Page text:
PCP vs HP – which type of car finance is right for you?
Find out the difference between a Hire Purchase (HP) and a Personal Contract Plan (PCP) for buying a new or used car with our handy guide
Car finance is a very popular way to buy a new or used car - in fact, 91% of British motorists choose to buy a car via monthly payments rather than cash. It can be tough to work out which is best for you and along with our comprehensive guide to the most popular types you can read on here to find out more about the two most popular types: hire purchase (HP) and personal contract plan (PCP).
It always pays to know exactly what you are signing up for with a finance agreement, so you definitely need to know the difference between them. You’ll be able to make a more informed decision and decide which one works best for your situation. It will also help you recognise if finance is right for you in the first place.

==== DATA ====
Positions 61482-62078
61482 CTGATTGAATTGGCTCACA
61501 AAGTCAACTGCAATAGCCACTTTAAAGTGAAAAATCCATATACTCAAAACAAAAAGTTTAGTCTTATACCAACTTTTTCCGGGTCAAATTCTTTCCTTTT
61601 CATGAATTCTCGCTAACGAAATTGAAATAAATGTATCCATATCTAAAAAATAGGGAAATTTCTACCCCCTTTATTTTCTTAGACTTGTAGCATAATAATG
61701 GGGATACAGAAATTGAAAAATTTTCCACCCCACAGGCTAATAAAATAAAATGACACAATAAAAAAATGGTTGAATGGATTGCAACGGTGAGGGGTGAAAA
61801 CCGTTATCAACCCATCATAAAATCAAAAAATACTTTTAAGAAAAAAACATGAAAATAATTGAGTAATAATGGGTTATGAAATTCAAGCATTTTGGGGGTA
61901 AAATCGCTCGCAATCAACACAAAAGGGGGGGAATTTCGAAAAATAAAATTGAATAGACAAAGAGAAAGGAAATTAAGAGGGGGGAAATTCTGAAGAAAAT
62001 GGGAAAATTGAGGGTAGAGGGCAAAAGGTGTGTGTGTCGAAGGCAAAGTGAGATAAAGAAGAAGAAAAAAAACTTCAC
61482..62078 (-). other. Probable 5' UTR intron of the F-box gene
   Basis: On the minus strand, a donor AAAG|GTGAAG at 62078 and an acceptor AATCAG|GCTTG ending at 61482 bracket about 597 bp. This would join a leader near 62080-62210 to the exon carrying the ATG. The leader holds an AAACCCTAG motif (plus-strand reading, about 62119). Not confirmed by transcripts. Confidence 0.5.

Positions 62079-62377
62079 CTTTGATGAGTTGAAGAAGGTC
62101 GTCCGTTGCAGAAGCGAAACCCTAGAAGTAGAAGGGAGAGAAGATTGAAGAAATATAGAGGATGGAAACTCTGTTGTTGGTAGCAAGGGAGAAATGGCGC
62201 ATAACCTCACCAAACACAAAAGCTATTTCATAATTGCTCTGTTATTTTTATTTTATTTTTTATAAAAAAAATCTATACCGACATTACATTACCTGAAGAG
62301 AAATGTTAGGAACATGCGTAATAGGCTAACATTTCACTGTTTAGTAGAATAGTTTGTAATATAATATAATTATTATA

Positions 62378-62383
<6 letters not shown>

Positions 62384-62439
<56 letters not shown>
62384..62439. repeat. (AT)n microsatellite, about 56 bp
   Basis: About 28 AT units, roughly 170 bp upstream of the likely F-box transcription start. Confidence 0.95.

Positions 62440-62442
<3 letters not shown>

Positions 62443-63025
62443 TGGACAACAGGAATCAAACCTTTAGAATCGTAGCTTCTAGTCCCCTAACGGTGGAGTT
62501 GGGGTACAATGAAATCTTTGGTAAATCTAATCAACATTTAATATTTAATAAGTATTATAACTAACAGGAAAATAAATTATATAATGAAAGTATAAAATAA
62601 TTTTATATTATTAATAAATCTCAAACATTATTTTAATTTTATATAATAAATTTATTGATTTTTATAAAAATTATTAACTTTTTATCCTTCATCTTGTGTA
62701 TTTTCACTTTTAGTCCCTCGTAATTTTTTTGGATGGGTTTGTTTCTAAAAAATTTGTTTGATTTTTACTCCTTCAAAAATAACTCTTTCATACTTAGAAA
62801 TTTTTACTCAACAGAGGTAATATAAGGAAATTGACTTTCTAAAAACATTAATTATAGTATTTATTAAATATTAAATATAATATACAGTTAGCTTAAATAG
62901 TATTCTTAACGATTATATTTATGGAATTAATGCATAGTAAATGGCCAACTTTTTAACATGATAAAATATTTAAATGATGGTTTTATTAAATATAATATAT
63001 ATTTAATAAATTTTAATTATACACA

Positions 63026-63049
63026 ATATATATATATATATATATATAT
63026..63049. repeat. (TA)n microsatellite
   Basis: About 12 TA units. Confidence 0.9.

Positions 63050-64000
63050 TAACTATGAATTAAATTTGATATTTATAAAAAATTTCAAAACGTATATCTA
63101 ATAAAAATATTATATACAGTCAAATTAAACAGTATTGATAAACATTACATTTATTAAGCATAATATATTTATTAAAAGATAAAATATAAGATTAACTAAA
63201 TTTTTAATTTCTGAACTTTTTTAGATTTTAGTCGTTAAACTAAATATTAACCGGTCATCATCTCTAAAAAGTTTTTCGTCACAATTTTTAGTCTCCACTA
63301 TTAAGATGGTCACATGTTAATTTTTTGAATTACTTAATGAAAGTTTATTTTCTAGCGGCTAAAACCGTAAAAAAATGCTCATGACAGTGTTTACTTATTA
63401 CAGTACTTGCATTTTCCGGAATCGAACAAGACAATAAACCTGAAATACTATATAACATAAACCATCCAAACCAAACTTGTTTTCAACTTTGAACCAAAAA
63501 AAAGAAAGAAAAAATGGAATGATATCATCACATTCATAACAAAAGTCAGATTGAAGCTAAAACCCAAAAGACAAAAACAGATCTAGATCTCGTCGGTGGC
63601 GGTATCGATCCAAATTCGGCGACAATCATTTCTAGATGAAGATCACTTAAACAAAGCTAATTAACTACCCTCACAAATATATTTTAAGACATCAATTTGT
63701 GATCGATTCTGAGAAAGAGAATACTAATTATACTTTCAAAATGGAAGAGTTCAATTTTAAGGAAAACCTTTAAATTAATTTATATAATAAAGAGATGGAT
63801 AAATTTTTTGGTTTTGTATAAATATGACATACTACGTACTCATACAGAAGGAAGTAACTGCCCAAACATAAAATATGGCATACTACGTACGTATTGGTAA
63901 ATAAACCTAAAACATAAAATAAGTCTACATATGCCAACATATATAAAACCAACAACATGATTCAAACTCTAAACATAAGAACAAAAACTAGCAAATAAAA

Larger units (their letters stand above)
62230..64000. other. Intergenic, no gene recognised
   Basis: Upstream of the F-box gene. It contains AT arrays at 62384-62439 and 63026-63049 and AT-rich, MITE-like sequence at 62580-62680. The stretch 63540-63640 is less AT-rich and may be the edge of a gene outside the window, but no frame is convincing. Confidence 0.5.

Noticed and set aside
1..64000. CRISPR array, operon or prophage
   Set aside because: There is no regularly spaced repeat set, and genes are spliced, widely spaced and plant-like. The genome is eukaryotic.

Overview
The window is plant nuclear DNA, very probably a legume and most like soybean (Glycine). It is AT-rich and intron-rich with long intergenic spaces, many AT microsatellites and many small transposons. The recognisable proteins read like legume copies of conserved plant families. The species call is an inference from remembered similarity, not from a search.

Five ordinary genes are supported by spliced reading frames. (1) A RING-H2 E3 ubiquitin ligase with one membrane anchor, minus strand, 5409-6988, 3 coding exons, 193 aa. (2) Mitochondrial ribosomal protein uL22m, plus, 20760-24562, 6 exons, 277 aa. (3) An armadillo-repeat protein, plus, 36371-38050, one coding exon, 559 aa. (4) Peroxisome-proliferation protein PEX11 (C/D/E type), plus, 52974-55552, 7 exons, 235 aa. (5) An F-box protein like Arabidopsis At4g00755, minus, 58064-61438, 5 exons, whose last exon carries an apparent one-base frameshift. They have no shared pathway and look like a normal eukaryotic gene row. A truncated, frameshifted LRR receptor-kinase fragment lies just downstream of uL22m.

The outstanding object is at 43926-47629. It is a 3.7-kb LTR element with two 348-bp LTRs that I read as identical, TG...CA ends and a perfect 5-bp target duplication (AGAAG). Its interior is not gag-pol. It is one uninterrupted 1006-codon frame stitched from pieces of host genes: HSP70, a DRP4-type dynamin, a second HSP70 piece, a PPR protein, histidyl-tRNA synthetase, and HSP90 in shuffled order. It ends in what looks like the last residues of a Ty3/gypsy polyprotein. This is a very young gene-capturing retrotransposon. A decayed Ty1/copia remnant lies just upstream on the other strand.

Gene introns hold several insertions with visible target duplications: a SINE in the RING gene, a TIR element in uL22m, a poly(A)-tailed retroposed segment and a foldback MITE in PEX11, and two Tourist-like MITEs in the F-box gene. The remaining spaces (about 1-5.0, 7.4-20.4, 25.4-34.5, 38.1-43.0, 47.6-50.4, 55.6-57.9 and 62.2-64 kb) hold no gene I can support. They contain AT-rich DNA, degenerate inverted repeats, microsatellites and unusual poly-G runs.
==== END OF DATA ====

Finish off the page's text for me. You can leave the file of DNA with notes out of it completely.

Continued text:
Read on to find out everything you need to know about both HP and PCP, including what they are and when to choose one over the other.
How do PCP and HP work?
With any kind of car finance, you’re borrowing money to buy the car from a finance company, whether that’s a firm partnered with the dealer or the manufacturer itself. Usually there’s an upfront cost - either a deposit or an ‘initial rental’ - though this isn’t always the case.
Then you’ll pay back the rest of the loan over a longer period by paying monthly - usually this is over 12, 24, 36 or 48 months. With hire purchase, you’ll pay back the entire value of the car in this way, so that at the end of the contract, you own the car.